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3 Reasons You Should Ask for Your Total Compensation Statement

Topics: Data & Research
total compensation statement

Do you get a total compensation statement from your employer?

If not, you might want to ask. Depending on your company’s level of pay transparency, these total compensation statements can tell you everything from the value of your health and retirement benefits to where you are in the salary range for your position.

That is, if you can get a total compensation statement. One big surprise in this year’s Compensation Best Practices Report: fewer companies plan to offer total comp statements this year than last year. For example, 51 percent of enterprise-level companies offered these reports in 2017, while only 42 percent plan to do so in 2018.

Why the change? There a few possible reasons. Companies may be providing more insight into comp on an ongoing basis, perhaps via self-service systems, or they may be reluctant to assume the administrative burden of developing statements.

It’s also worth noting that only about 10 percent of surveyed organizations reported being very confident in their managers’ ability to communicate the rationale behind pay decisions.

Good communication can actually mitigate the effects of low pay. Even when employees are paid low relative to the market, 82 percent report being satisfied with their work … if their managers are able to clearly communicate the reasons why. It’s no wonder that employers who have less faith in their managers to communicate pay decisions might be reluctant to offer total compensation statements.

That said, there are good reasons to ask for one anyway:

1. You Might Find Out That You’re Better Paid Than You Think

Salary is just one part of the compensation picture. Benefits like health insurance, retirement, paid time off, disability and life insurance also boost your financial picture. But if you’re young and healthy — or just lucky — you might not ever have any reason to think about these other factors.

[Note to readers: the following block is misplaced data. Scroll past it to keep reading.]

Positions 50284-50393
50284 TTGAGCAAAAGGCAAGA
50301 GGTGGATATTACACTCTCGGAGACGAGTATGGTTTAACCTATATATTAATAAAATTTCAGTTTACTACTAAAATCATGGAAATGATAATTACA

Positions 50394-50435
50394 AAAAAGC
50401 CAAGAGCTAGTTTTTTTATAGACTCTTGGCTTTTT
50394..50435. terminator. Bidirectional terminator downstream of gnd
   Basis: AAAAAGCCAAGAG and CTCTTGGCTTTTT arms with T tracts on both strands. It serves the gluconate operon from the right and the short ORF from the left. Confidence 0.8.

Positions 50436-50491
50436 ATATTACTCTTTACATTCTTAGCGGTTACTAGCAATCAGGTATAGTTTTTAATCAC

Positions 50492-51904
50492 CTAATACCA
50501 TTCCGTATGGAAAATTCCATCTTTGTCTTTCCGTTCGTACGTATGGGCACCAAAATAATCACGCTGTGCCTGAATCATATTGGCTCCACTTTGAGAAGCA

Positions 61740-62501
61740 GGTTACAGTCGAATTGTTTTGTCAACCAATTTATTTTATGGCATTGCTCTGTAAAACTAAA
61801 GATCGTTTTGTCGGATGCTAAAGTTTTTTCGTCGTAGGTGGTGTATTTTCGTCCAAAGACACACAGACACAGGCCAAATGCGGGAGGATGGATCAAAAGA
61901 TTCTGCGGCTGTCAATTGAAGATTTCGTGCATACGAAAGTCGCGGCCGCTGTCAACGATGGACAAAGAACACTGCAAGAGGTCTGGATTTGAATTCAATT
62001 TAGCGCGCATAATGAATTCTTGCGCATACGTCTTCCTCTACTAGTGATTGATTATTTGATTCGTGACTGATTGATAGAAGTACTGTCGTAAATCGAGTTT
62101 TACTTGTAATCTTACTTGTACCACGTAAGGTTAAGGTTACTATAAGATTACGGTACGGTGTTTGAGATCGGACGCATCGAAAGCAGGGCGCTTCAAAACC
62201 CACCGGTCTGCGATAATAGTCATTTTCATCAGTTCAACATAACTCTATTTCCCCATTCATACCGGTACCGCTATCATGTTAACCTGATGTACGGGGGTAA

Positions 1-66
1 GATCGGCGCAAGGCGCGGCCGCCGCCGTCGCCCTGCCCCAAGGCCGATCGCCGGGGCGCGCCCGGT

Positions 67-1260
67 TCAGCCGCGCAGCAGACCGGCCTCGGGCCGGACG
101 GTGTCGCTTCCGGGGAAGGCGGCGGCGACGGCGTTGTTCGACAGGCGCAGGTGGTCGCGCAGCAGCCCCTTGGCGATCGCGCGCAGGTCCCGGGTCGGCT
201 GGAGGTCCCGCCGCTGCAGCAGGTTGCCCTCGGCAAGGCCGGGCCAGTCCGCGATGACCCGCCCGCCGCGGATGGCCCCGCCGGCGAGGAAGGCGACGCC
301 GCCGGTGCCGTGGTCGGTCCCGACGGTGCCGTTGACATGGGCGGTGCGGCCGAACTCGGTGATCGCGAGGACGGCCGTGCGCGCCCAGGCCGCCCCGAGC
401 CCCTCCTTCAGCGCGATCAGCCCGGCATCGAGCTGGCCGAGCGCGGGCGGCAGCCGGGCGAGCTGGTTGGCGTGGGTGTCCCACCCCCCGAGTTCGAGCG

Total compensation statements show you what you’re really earning.

2. You Could Learn Where You Are in the Salary Range for Your Position

Some organizations offer total compensation statements that include salary ranges for each position — or offer that information during comp discussions with management. If your company is one of them, you can use that data to see how far you are into the range … and how far you can go.

This is valuable information. It might give you something to strive for — a raise in your current role, or a promotion. Or, if you love your job but are pretty far into the range, it might make you think about whether you need to look outside the company for your next move.

3. You’ll Be Able to Compare Apples to Apples When Job Searching

If you do decide to make a change, total compensation statements can make it easier to compare a potential new job to the one you have. With an offer in hand, you can compare the new employer’s non-cash benefits to your current employer’s offerings. More information means that you’re no longer making a blind leap into the unknown, but a calculated move to bigger and better things.

Do You Know What You're Worth?

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Does your employer share current compensation statements with employees? We want to hear from you. Tell us your story in the comments or join the conversation on Twitter.

Jen Hubley Luckwaldt
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